COVID-19 Data Exclusivity Drug Regulation Innovation Patent Trade Secret

Intellectual Property Rights in Covaxin – Part 3 (IP Rights over Clinical Drug Trials (CT) Data)

In Part I of this post, Anik and I argued that the government should waive the IPR in Covaxin in order to ensure that the vaccine can be rapidly accessed by the public. In Part II of this post, Swaraj and I explored the broader issue of IP ownership in outcomes of publicly funded research. In Part III, I analyse the opacity surrounding the clinical trial data generated during the Covaxin trial, which has not been publicly shared on grounds of IPR concerns.

Factual Background

Covaxin was granted approval in ‘clinical trial mode’ without phase 3 efficacy data and was approved for regular emergency use authorization only on March 11, 2021, even though administration of the vaccines had begun on 16th January, 2021.

The Union Health Ministry has outrightly denied RTI applications demanding data, evidence and other considerations based on which Bharat Biotech’s Covaxin and Serum Institute of India’s Covishield were granted formal clearances for emergency use authorisation. Responding to an RTI filed by independent journalist Saurav Das, the Ministry refused to make the documents public, noting that the request is beyond the ambit of the RTI as the ‘sought information is exempted under Section 8(1)(d) and (e) of the Right to Information Act, 2005.’ In reply to the demand of another activist, Saket Gokhale, who sought to obtain information taken into consideration for the approval of Covaxin, the Central Drugs Standard Control Organisation (CDSCO) again refused under Sections 8(1)(d) and (e) of the RTI Act, noting that ‘disclosure would harm the competitive position of Bharat Biotech.’

Section 8(1)(d) exempts the disclosure of information to citizens if it includes information shared in “commercial confidence, trade secrets or intellectual property, the disclosure of which would harm the competitive position of a third party, unless the competent authority is satisfied that larger public interest warrants the disclosure of such information.” Similarly, Section 8(1)(e) grants an exemption from disclosure when the “information (is) available to a person in his fiduciary relationship, unless the competent authority is satisfied that the larger public interest warrants the disclosure of such information.”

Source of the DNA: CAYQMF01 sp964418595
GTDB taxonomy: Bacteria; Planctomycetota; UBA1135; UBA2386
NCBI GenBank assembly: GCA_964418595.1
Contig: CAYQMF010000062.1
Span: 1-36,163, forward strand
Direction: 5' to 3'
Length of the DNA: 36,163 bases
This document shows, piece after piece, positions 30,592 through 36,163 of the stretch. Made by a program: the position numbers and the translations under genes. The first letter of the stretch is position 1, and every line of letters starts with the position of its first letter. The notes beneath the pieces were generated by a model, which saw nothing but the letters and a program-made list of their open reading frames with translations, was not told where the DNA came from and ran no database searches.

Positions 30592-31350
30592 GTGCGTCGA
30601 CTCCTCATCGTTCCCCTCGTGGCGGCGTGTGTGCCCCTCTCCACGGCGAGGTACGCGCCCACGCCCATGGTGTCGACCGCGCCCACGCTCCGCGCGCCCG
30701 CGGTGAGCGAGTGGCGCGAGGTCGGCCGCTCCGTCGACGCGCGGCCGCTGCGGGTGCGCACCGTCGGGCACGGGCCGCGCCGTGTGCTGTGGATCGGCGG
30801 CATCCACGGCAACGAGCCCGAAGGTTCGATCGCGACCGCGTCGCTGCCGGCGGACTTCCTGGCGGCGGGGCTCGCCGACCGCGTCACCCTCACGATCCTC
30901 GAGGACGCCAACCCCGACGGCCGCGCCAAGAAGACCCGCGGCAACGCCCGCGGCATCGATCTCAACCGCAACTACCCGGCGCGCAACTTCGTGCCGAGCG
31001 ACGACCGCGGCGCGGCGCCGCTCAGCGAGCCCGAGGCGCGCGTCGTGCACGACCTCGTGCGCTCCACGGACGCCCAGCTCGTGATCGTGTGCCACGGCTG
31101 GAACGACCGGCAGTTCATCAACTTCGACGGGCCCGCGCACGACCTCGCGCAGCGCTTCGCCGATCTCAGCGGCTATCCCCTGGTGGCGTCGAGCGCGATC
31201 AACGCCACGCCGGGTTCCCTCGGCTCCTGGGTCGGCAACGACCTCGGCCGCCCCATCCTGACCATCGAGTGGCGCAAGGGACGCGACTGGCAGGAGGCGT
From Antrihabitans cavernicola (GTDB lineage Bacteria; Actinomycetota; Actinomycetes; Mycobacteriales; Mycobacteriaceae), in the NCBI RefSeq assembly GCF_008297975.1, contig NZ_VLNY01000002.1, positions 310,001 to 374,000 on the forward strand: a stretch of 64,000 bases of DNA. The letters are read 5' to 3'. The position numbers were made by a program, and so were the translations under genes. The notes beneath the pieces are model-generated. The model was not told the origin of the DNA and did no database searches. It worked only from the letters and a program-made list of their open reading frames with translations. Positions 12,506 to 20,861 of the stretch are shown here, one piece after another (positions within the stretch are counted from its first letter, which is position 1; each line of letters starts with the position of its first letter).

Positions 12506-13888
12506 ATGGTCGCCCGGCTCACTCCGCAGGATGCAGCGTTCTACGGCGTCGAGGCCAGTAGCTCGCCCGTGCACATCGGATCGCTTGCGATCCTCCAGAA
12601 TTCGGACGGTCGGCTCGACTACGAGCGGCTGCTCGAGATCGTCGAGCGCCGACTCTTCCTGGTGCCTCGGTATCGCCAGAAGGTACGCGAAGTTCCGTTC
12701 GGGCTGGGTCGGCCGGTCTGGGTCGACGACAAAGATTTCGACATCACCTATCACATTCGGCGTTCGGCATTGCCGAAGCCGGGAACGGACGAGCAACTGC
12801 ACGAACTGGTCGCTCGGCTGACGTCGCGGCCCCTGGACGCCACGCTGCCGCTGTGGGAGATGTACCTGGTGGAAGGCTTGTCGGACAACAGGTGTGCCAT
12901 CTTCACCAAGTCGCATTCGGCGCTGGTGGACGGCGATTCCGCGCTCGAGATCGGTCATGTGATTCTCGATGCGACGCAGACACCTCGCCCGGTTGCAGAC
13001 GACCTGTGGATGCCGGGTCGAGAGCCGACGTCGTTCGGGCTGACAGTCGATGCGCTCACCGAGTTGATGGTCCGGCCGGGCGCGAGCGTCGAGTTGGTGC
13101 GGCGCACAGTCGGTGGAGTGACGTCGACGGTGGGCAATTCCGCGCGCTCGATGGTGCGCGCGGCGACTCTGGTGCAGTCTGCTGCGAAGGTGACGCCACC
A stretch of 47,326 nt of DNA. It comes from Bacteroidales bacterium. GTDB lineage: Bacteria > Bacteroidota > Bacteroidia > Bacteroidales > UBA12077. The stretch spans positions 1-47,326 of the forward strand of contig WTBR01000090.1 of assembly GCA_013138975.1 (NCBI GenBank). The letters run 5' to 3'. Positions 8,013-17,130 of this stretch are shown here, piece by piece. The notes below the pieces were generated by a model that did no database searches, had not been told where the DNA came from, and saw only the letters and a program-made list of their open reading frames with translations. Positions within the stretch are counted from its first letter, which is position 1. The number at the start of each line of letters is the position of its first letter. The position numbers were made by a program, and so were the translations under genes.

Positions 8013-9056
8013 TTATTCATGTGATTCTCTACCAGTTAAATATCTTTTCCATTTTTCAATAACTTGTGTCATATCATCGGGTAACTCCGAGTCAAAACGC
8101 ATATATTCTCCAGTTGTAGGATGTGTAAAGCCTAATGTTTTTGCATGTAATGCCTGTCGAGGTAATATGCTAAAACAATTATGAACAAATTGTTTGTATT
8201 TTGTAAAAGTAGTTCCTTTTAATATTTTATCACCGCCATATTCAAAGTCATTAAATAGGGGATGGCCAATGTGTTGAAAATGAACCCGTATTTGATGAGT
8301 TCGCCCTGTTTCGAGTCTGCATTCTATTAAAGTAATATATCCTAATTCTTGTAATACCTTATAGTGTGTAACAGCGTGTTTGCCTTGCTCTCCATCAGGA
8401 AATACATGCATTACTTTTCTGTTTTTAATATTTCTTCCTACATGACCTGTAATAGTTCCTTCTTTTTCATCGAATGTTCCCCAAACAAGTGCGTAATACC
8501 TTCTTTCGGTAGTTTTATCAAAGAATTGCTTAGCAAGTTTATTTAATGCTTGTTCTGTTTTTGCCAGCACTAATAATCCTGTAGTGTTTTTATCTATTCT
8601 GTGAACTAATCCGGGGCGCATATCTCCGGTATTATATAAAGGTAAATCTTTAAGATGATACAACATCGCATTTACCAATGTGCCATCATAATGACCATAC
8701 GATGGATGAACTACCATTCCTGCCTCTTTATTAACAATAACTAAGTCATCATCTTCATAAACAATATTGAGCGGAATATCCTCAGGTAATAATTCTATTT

Nature and extent of protection over CT data in India

Prior to the introduction of a new drug in the market in India, it must undergo clinical trials, and the data generated during these trials must be submitted to the Drug Controller’s Office as per Rule 122-DA of the Drugs and Cosmetics Act 1940 and Rules, 1945. Apart from pre-clinical studies where the drug is tested on living organisms such as mice, rabbits, monkeys etc. to determine its safety and tolerability, the trial itself involves three distinct phases. The first phase entails testing the drug’s safety and tolerability on human beings in small groups of 20-100 healthy volunteers. The second phase explores the effectiveness and short-term side effects of the drug on human beings in a larger group of up to 300 patients. Finally, the third phase involves administration of the drug at multiple treatment centers to determine the therapeutic benefits of the drug prior to granting marketing approval to it.

These phases generate a gigantic amount of data, submitted to the Office of the Drug Controller, which is relevant to evaluate the safety, quality, efficacy, risks and benefits of the drug along with its composition, including physical and chemical characteristics. Companies rely on the costs incurred for development of drugs to claim both patent protection and protection over CT data, which ignores that recovery of their costs can often be catered to more than sufficiently via patent protection.

CT data may also constitute trade secrets in India, which are protected under contract law, or in the absence of a contract, under an equitable duty of confidence under common law. There is nothing in the Drugs and Cosmetics Act, 1940 and Rules, 1945 to prohibit the data submitted to the Drug Controller from being made available to any third party.